Meet the 17-Year-Old on a Heartfelt Mission To Raise Funds for the Children of Palestine

introducing Enfan De Palestine

The newer generation of Palestinians, wherever they may be based, constantly strive to ensure that the world never forgets the plight of their people. In recent years, artists, such as Gaza-born Saint Levant, for instance, have made it the backbone of their music. Similarly, content creators, such as Sbeih, have built entire careers by raising awareness about their homeland online, whilst brands like Reemami have woven the struggle into the fabric of their collections one stitch at a time. Then there’s 17-year-old Youcef Kafoufi, who proudly sits at the helm of a non-profit organization dubbed Enfan de Palestine (“child of Palestine” in French), which, as the name suggests, uses fashion to champion the children in Palestine, who make up nearly 50% of the population.

“My grandparents are the ones who inspired me to launch this initiative,” Kafoufi told MILLE. “They were victims of the Nakba in 1948 themselves and subsequently moved to a camp in Lebanon as refugees where my mother was raised. Needless to say, it wasn’t easy and since then, they’ve been moving from one place to the other around Europe, from one flat to the next,” he added.

Founded in Paris only a few months ago, the Palestinian-Algerian creative has already built an impressive community of over 10,000 followers on his Instagram page by fund-raising for the most innocent victims trapped in this conflict—infants. Compelled to help in his own way, the young activist wants to cast a light on the silent suffering of the most vulnerable in Gaza, the West Bank, and the rest of the occupied Palestinian territories. Empowered by his own heritage, the part-time university student dove back into his family’s history to fully understand how he is unequivocally linked to a legacy of resilience and resistance, to which he is adding his own chapter to.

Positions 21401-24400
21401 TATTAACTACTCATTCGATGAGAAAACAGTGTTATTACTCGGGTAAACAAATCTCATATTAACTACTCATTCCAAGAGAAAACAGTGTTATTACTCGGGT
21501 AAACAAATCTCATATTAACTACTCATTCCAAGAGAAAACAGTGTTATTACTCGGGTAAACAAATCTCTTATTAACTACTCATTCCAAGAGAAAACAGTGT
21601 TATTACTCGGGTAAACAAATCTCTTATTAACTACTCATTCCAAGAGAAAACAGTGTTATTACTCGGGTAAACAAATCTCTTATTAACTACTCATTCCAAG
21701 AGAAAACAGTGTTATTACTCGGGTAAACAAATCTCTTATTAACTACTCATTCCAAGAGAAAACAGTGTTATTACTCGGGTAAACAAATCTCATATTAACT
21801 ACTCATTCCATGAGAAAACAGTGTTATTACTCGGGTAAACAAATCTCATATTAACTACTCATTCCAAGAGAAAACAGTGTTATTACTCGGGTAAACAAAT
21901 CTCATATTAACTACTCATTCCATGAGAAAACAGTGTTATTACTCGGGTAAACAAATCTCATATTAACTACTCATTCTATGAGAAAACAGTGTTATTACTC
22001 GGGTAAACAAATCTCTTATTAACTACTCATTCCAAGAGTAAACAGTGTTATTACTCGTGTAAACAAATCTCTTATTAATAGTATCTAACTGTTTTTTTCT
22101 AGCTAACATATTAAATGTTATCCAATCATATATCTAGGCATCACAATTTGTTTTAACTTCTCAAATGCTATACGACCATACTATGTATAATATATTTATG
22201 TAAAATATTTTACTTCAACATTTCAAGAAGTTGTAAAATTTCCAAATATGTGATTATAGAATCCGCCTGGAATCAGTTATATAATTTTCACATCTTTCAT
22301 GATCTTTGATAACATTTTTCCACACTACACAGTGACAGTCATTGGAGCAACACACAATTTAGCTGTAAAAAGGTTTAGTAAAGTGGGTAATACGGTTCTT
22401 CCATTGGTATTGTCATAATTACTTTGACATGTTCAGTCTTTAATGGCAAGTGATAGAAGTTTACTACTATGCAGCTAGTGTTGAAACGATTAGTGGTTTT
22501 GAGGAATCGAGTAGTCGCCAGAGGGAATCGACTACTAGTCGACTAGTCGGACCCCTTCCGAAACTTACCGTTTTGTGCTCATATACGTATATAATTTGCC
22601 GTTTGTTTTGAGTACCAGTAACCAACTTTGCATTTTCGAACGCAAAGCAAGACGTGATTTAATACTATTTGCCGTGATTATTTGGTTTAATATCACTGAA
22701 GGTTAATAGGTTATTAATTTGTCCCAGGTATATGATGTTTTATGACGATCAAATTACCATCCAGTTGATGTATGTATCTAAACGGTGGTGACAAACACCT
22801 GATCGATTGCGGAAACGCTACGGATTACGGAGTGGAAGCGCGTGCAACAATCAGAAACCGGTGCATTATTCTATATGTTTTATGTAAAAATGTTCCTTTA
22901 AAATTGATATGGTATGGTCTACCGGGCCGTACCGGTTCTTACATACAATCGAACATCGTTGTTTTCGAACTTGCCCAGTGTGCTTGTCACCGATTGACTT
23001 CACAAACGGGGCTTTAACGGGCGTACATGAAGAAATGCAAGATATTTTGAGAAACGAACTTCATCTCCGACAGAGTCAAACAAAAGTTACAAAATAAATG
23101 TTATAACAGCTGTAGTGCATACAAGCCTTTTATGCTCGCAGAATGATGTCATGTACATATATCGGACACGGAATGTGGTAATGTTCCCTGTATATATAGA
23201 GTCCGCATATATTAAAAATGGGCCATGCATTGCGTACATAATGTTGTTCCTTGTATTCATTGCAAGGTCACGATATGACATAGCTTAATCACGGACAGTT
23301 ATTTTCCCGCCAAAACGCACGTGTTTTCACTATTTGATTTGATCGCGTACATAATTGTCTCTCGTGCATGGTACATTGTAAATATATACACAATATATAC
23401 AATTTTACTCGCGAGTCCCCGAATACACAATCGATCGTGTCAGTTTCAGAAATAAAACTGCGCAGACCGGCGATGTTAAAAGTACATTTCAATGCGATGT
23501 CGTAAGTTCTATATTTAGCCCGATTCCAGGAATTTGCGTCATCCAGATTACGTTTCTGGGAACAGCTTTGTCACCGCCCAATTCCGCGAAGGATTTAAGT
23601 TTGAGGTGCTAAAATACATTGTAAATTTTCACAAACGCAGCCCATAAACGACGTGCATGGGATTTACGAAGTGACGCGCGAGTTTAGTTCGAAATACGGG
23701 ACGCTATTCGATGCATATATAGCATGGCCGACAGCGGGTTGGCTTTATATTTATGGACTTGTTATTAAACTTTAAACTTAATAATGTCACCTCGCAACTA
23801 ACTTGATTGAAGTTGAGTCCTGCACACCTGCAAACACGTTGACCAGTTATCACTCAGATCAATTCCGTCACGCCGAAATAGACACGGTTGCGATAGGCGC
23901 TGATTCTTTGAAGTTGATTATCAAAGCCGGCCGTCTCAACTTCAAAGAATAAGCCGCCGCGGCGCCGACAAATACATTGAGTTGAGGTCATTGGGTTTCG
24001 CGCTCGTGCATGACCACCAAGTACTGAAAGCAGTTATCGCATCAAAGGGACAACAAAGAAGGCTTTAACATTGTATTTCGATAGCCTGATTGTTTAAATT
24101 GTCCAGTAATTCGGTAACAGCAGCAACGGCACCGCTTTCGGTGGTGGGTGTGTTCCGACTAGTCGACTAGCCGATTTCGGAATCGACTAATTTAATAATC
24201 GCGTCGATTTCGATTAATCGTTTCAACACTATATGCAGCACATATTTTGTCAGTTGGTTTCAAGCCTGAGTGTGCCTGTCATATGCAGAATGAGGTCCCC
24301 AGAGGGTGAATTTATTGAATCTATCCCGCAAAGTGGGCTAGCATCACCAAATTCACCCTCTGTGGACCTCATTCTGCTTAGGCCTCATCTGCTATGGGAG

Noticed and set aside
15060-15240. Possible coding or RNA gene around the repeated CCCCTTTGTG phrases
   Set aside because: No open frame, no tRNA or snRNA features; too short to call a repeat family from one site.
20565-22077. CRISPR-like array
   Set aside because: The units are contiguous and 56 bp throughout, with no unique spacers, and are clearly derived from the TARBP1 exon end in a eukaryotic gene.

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Une publication partagée par childs from pali (@enfandepalestine)

“Growing up, I remember not fully understanding what it meant nor the implications of displacement, or the entire struggle,” he confessed. “With time, and as I grew up, I felt like I had to do something to honor their plight and what they had gone through. Clothing was the most relevant and appropriate vector to convey the message I wanted to put forward, especially amongst people my age, hence why we chose to do so through the sale of T-shirts,” admitted the 17-year-old, explaining how by providing an item in exchange of a donation you build a sense of community while supporting a given cause, which in this case happens to be children in Palestine.

“Our focus on that specific segment of society stems from a very human approach to what is currently going on. How can they be paying the price of conflict as such innocent beings?” he reflects. “’Innocence’ really is the key word here,” he adds.

The concept of harmlessness finds expression in the design of the t-shirts, featuring graphics that evoke the simplicity of a child’s drawing and a deliberate misspelling of the word “Enfant,” where the letter “T” is conspicuously absent.


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Une publication partagée par childs from pali (@enfandepalestine)